TOPICS

Cybersecurity

As we become a more digitized world, we rely on the security of data and information in order to live.
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As we become a more and more digitized world, we rely on the security of data and information in order to live. Whether to do our banking, to store health records or education credentials, or even just to do our jobs, securing the data around us has never been more important.

“There are now three things that are certain in life: death, taxes, and data breaches.”
— Wired Magazine

The inevitability of a data breach has been made extremely clear in the United States through several high-profile attacks. In 2017, a nation-state accessed millions of records from the Office of Personnel Management (OPM). Then, hackers hit Equifax, one of the largest credit agencies in the United States; as a result, half the population of the country had their social security numbers, addresses, and credit information hacked.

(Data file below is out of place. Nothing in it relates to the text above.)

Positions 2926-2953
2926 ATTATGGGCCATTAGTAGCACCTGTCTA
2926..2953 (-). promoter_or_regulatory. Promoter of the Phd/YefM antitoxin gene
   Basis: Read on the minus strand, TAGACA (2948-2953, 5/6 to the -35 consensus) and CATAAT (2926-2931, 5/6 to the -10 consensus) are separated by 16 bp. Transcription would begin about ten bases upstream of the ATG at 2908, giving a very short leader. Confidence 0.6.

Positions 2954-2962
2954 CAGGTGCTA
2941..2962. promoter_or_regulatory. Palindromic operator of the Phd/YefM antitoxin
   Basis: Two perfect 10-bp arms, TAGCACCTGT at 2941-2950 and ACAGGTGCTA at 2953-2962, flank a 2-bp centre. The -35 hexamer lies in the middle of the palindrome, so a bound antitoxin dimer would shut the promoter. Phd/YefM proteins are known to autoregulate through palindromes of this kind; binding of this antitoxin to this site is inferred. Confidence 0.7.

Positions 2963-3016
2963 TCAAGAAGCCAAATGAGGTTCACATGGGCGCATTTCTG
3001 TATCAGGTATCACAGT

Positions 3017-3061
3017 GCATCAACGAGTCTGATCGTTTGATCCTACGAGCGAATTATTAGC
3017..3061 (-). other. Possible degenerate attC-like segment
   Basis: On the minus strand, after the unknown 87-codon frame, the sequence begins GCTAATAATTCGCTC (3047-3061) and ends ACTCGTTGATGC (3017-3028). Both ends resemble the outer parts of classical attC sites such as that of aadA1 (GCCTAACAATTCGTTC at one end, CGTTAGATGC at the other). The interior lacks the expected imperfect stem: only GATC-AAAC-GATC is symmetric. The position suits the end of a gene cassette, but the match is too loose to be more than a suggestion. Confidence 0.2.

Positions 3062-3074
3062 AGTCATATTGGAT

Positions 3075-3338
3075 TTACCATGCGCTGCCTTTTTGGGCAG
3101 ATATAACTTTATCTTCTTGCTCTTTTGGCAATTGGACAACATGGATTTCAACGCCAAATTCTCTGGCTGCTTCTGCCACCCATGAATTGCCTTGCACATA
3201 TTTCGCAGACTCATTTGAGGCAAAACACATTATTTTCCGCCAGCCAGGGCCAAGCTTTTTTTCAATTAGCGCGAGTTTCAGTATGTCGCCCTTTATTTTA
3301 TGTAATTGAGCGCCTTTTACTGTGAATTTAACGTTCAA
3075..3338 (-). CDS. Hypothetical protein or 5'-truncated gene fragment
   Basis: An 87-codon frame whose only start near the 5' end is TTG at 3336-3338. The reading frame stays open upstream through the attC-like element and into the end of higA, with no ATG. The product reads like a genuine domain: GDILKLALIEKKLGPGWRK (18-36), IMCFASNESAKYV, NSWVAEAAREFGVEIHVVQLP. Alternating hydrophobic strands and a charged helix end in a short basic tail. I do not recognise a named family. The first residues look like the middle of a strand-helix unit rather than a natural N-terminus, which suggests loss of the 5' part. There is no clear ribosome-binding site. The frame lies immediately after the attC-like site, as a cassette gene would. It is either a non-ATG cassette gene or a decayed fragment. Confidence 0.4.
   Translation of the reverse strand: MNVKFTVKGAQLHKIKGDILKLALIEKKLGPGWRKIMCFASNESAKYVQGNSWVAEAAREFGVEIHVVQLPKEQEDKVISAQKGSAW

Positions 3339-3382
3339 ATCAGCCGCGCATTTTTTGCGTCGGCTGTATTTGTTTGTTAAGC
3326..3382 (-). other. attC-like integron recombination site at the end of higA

The reality is that every technology is hackable; one of the most important things to understand in cybersecurity is that there’s no such thing as a silver bullet. If you ever hear about a product or a solution offering previously unheard of levels of security, it’s a scam. So, what can you do about it?

Instead of focusing on protecting yourself from being hacked, the conversation is now about understanding the most likely place you will be hacked and implementing procedures and protocols to be able to identify the hack and recover from it. That’s just risk management. Companies are asking themselves about the most important data they have in the business and who the most likely actors would be who might try to attack them. Starting from risk management allows companies to prioritize where to focus. A business could spend its entire budget on cybersecurity and still be vulnerable. There’s no protection against the most determined adversary.

Starting with the assumption of an inevitable breach, it’s important to understand the different ways that hackers can attack. We passionately believe in teaching everyone how they can hack into, say, a online bank or their own accounts in order to bring to life how important cybersecurity is.

We’ve gone from a world where cybersecurity was a problem for the security team to a world where it’s a problem for everybody in both their personal and professional lives.

It’s about your people and culture. Cultures of fear are no longer tenable, and education plays a bigger and bigger role.